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How to Identify a Well-Made Custom Suit

Suits are always going to be an investment, and more often than not in menswear, you get what you pay for. Here, we’re going to talk a bit about what it is that makes a suit worth more, and how to identify a quality, well-made custom suit, so you can know you’ve made a worthwhile investment.

In order to identify a suit’s quality, you need to look at all aspects of the suit, including the fabric, the proportions and cut, the lining and other aspects of the construction, and the tiny little details, like the buttonholes and the seams.

First, What’s It Made Of?

With a cheap suit, you are going to see polyester or blend fabrics, which, if you ask us, is an immediate quality disqualifier. A quality and well-made custom suit will be made of 100% wool. And beyond looking at the tag for the fabric composition, you can determine this by feel, as well. A 100% wool suit is going to feel softer and more flexible than a polyester or a polyester blended suit. It will have a better drape over your body and will feel more breathable. If blended, look for predominantly wool composition with satin or a cashmere blend (not polyester). Satin and cashmere blends with wool are some of the highest quality fabrics on the market. If the suit’s tag identifies where the yarn comes from, look for Italy, France, England, or the United States.

Custom Fabrics for Custom Suits

Second, How Is It Constructed?

All suits are made with a pattern. Where that pattern comes from can be a good way to tell the quality of a suit. If the suit is made off of a ready-made pattern, that means it’s one-size fits all and will never fit you perfectly, even if you take it to a tailor after purchasing. Suits you find at Joseph A. Bank or Men’s Wearhouse are going to be made off the same pattern, and will never give you a perfect fit.

High quality, well-made custom suits are bespoke or a made-to-measure. If you want the bespoke look, but don’t want to break the bank, consider our hybrid MTM process: we alter a pattern with your exact measurements, so the pattern fits your body before we start constructing the suit. This process gets you in a suit that’s a perfect fit, and with our new H | M Mobile Tailor technology, you can get those measurements down to a millimeter at home, by just taking two photos of yourself on your smartphone.

Another aspect of construction that is a good indicator of quality is the jacket interlining. In a cheap suit, you will see a fused interlining, meaning the lining is glued onto the fabric of the suit jacket. In a high quality suit, you want to look for half or full-canvassed interlining, where the lining is sewn onto the suit. In a full canvas, the whole lining is sewn to the jacket. In a half-canvas, the sewn portion is limited to the upper half – the important half: the shoulders and collar. Having the upper portion of the jacket be canvassed allows for flexibility and breathability in your suit and a jacket that molds to your body, fitting better over time.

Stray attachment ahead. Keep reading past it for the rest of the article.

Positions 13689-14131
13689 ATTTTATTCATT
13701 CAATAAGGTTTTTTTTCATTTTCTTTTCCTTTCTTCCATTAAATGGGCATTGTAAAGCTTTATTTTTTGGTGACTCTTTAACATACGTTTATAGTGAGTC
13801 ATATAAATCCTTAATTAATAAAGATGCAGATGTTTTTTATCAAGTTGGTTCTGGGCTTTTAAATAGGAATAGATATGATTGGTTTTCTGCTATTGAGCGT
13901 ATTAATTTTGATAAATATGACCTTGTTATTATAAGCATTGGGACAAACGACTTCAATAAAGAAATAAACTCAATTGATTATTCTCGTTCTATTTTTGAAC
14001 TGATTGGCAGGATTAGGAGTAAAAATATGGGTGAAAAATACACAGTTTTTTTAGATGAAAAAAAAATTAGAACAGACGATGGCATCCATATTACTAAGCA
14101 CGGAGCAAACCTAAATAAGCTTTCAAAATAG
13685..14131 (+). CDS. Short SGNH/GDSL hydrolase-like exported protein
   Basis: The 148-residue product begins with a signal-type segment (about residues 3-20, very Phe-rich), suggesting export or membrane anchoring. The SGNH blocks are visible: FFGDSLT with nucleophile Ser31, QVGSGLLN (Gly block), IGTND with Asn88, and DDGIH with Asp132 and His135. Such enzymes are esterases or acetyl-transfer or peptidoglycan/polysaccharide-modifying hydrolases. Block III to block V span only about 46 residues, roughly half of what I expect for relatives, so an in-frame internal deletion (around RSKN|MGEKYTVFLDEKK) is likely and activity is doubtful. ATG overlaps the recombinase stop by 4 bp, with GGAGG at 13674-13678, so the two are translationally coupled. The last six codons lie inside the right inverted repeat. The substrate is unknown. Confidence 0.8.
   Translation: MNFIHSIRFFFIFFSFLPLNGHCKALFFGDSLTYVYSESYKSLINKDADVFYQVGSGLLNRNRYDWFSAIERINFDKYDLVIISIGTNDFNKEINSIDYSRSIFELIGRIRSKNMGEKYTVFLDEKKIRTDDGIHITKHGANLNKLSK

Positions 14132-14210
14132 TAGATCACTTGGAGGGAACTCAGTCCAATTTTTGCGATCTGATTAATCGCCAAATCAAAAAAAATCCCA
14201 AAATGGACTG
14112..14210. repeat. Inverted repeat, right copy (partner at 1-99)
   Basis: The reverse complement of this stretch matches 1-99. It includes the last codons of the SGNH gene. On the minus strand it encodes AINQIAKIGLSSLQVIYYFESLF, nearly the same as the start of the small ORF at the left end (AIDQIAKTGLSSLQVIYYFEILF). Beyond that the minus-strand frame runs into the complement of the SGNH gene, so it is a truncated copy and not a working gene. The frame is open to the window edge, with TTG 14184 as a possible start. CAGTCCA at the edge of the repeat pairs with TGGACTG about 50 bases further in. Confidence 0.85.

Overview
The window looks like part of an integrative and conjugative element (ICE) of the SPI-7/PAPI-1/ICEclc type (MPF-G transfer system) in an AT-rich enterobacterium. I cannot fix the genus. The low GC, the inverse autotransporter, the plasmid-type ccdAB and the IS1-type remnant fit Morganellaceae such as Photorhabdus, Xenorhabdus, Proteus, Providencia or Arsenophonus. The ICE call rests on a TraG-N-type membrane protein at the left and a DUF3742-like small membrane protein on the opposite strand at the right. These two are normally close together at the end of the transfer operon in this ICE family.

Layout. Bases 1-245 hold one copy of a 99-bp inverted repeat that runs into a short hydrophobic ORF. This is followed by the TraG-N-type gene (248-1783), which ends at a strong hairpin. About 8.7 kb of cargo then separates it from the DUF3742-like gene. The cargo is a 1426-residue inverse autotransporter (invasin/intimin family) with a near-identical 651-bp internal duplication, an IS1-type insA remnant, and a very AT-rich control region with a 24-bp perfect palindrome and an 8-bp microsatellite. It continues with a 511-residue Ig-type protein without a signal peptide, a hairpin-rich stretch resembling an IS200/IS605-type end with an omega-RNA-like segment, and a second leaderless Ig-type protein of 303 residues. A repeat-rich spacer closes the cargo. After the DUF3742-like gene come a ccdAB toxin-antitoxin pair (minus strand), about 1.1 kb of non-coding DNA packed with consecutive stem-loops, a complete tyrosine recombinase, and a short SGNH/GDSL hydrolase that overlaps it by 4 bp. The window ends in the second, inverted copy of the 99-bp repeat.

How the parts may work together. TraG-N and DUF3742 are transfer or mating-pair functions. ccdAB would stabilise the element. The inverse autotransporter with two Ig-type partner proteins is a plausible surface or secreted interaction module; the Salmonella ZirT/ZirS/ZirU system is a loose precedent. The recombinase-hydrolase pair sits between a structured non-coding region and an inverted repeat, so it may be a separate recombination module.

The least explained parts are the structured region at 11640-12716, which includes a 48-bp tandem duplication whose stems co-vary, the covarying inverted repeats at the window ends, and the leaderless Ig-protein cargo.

Third, How Do the Details Look?

Sometimes you can tell whether a suit is cheap or quality just by looking at the little details, like the buttonholes, the buttons, and the stitching. On a cheap suit, the buttonholes will be machine-made, but will have fraying on the thread. In a quality suit, you will find buttonholes that are either handsewn, or are machine-made with a quality machine, resulting in neater, cleaner stitches without fraying.

The buttons themselves are another good indicator. Cheap buttons are made of plastic, and are more than likely glued on. Quality buttons are made of nacre, or Mother-of-Pearl – the inner shell layer of an oyster, and are stitched on. Here at H | M, we use a hybrid approach, utilizing both hand-sewing and high-quality machine techniques to construct the details of your suit, which, with our customization tool, can be made exactly the way you want.

HARTTER MANLY Custom Suit Stitching and Button Hole
HARTTER MANLY Custom Suit Stitching and Button Holes

As we all know, a lot goes into making a well-made custom suit, and some suit-makers cut corners, use cheap materials, or speed through the construction. In order to make sure you are getting the most for your money, you can use this guide to analyze a suit and know with certainty that you’re making a quality investment. Ready to have your very own bespoke suit? If so, pick out your suit here to get the creation process started.

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Cait Lambert

Cait Lambert is a barber and freelance writer. In addition to her work in men’s grooming and lifestyle, she has also written numerous fiction pieces: two screenplays and a YA novel. She lives in San Diego, CA, with her dog, Toni. Follow her on Twitter - @caitwrites


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